Welcome to Medical History Mysteries, where we dissect our patients’ medical histories and figure out how best to treat them from the dental chair.
Last week we talked about patients who have osteopenia and osteoporosis, and what their medical history might look like.
In this episode, we’ll consider patients who have advanced forms of osteoporosis and are taking bisphosphonates. What do we need to know about bisphosphonate therapy in dentistry, what are the dental considerations, and how can dental professionals help mitigate some of the issues?
Bisphosphonates originated as drugs to treat bone cancer. They reduced bone turnover and were antiangiogenic. The problem is, some bones in the body need turnover (especially the mandible, maxilla, and femurs), and they rely heavily on blood supply. Bisphosphonates cause the jaw bones and femurs to accumulate constant microdamage to their inner architecture, and eventually those microfractures cause the bones to collapse. Sometimes osteonecrosis occurs, making infections more likely. But dental professionals can have a positive influence on the health of these patients.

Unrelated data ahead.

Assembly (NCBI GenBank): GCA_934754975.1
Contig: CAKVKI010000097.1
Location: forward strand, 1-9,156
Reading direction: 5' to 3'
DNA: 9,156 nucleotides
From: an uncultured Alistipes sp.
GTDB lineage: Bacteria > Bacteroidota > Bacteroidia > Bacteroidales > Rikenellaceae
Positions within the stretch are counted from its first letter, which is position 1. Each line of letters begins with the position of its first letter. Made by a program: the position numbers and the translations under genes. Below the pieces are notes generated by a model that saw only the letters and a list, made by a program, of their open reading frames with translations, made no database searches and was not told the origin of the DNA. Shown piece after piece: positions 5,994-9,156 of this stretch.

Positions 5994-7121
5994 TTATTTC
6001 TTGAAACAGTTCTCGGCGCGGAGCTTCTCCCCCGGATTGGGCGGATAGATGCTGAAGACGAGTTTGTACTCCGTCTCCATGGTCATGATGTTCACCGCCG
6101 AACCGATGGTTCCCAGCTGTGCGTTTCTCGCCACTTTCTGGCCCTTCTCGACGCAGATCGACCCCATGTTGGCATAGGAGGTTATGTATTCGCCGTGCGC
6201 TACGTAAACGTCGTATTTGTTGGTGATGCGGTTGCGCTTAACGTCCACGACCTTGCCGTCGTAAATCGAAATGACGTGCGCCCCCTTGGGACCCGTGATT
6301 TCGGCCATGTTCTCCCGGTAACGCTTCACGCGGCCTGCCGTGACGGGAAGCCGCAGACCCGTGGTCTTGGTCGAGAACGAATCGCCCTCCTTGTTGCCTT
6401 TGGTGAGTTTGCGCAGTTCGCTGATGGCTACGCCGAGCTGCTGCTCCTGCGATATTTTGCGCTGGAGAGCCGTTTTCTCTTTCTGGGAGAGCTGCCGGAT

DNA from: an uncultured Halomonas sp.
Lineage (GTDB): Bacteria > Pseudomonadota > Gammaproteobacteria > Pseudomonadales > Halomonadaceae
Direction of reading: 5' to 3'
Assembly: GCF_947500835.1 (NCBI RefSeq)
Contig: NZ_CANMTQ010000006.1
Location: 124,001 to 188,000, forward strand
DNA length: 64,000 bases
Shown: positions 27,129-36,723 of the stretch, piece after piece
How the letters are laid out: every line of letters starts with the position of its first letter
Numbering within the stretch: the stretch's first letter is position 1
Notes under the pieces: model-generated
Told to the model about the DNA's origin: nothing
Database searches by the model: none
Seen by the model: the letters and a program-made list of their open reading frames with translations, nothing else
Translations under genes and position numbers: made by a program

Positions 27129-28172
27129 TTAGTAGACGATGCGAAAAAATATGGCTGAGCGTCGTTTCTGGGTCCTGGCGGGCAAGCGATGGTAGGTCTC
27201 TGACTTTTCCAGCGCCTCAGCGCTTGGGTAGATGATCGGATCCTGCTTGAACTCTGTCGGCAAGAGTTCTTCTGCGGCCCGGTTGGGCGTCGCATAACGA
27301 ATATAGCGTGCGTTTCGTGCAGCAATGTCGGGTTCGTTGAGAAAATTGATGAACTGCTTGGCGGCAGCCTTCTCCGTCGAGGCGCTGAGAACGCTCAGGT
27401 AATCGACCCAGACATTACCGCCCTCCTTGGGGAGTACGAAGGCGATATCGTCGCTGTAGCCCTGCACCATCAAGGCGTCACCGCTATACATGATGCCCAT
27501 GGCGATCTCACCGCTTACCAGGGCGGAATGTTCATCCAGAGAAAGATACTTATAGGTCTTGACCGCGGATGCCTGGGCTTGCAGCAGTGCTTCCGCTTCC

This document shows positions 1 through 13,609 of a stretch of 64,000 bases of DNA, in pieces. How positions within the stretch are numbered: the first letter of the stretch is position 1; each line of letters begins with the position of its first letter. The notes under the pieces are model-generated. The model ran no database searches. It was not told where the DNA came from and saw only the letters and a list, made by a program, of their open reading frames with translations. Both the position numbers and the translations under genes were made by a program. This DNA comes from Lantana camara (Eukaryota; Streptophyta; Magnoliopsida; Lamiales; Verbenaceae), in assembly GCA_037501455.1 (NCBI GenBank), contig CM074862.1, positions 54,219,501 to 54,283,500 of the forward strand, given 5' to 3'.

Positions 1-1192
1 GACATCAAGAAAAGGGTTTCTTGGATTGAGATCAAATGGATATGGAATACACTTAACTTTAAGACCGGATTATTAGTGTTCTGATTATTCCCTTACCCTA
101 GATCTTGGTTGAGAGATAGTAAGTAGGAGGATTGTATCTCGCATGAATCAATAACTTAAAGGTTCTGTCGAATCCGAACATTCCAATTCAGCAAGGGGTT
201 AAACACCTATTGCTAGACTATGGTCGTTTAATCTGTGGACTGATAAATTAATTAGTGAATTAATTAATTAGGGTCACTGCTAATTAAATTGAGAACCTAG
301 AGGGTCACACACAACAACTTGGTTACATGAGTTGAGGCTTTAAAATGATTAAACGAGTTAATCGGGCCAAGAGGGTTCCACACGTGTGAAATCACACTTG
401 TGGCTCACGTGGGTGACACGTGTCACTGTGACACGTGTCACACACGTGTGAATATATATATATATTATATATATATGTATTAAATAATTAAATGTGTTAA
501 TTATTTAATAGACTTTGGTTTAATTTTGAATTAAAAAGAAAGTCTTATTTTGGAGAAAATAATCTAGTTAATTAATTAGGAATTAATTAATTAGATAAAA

More Medical History Mysteries videos:
- Osteoporosis and dental treatment—supplements and vitamins
- Waxes, dabs, and oils—oh, my! Cannabis extracts to be aware of